“Aag ke liye pani ka hona zaruri hai, satta ke liye santulan zaruri hai,” says Om Puri in his inimitable style in Vishal Bhardwaj’s Maqbool, based on Shakespeare’s Macbeth. Voters in Maharashtra have displayed what that santulan, or equanimity, is all about. The hubris with which the BJP-Shiv Sena conducted its business in the past few months has led to the saffron combine’s wings being clipped to a large extent — and rightfully so.
Before the electioneering began, the BJP seemed way ahead of the other parties. Maharashtra Chief Minister Devendra Fadnavis had an unblemished record and his performance was nothing short of spectacular. However, just before the elections, he started showing signs of over-confidence, and times, this bordered on recklessness. The first indication of this attitude was the Maharashtra BJP’s “free-import” policy.
The party inducted all and sundry from other parties, forgetting that not so long ago, its leaders had dubbed some of the new recruits as corrupt. The height of the BJP’s brazenness was inducting the NCP MP from Satara, Udayan Raje Bhonsale, a descendent of the great Maratha warrior Chhatrapati Shivaji, and a controversial leader. The BJP made him resign just before the polls, forcing the Election Commission to hold by-polls in Satara along with the state assembly elections. The BJP had hoped that Shivaji’s descendent will bring in the much-needed Maratha votes.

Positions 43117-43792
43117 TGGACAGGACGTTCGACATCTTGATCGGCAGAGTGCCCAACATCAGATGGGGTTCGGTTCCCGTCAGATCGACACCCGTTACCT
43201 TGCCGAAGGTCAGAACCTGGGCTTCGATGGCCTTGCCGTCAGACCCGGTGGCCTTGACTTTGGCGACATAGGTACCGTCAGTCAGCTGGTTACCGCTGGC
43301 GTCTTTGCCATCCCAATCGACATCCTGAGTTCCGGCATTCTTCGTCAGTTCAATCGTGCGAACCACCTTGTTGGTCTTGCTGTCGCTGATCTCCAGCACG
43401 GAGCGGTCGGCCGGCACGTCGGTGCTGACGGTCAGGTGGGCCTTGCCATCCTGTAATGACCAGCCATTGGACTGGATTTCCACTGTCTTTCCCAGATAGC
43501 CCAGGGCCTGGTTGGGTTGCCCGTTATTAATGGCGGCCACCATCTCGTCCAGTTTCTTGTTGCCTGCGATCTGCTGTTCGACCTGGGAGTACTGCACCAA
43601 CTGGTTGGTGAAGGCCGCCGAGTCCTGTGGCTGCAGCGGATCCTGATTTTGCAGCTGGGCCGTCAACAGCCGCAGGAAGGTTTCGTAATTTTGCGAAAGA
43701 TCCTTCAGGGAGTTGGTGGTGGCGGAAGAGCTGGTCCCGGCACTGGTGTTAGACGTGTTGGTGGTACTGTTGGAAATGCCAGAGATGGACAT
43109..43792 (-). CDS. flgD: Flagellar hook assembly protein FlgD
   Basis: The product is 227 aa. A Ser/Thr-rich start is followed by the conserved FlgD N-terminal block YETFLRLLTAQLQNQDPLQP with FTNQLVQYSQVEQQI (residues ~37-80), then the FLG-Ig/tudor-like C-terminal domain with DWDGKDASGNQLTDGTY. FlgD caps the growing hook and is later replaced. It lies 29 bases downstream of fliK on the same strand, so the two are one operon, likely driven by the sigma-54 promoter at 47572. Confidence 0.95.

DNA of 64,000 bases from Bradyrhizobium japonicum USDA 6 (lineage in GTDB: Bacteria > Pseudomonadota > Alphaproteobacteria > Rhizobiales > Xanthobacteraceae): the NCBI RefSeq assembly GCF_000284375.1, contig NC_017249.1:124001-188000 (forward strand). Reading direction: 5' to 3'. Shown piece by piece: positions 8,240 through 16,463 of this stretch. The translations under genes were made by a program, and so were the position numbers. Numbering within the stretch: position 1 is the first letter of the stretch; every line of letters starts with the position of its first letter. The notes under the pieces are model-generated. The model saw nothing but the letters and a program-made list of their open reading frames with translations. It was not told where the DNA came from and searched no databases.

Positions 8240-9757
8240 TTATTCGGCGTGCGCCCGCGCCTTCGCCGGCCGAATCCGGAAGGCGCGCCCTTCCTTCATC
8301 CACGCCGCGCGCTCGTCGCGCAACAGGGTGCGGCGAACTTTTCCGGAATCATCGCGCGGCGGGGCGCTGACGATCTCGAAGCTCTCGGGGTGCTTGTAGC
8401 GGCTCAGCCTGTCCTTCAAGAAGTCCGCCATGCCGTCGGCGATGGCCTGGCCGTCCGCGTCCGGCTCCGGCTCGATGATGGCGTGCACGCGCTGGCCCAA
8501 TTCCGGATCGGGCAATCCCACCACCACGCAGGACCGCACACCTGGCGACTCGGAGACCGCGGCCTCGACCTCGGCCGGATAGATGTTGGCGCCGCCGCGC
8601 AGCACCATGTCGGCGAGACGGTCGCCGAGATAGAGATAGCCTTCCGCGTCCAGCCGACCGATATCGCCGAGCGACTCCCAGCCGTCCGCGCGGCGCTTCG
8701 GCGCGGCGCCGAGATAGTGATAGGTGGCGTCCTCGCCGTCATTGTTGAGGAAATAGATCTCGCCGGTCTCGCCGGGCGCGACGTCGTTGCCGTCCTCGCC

But the Satara by-poll is a case study in BJP’s adventurism. Satara not only handed a resounding defeat to the BJP but hurt the party in adjoining constituencies as well. Barring a few exceptions, many of the newly-imported leaders bit the dust.
The BJP’s second mistake was dismissing — in some cases, even ridiculing — all those trying to raise economic and agrarian issues. The BJP’s response to such matters was “all is well” and “only the media is creating a fuss out of nothing”. This indifference to economic issues has cost the BJP a significant number of seats in rural and semi-urban areas.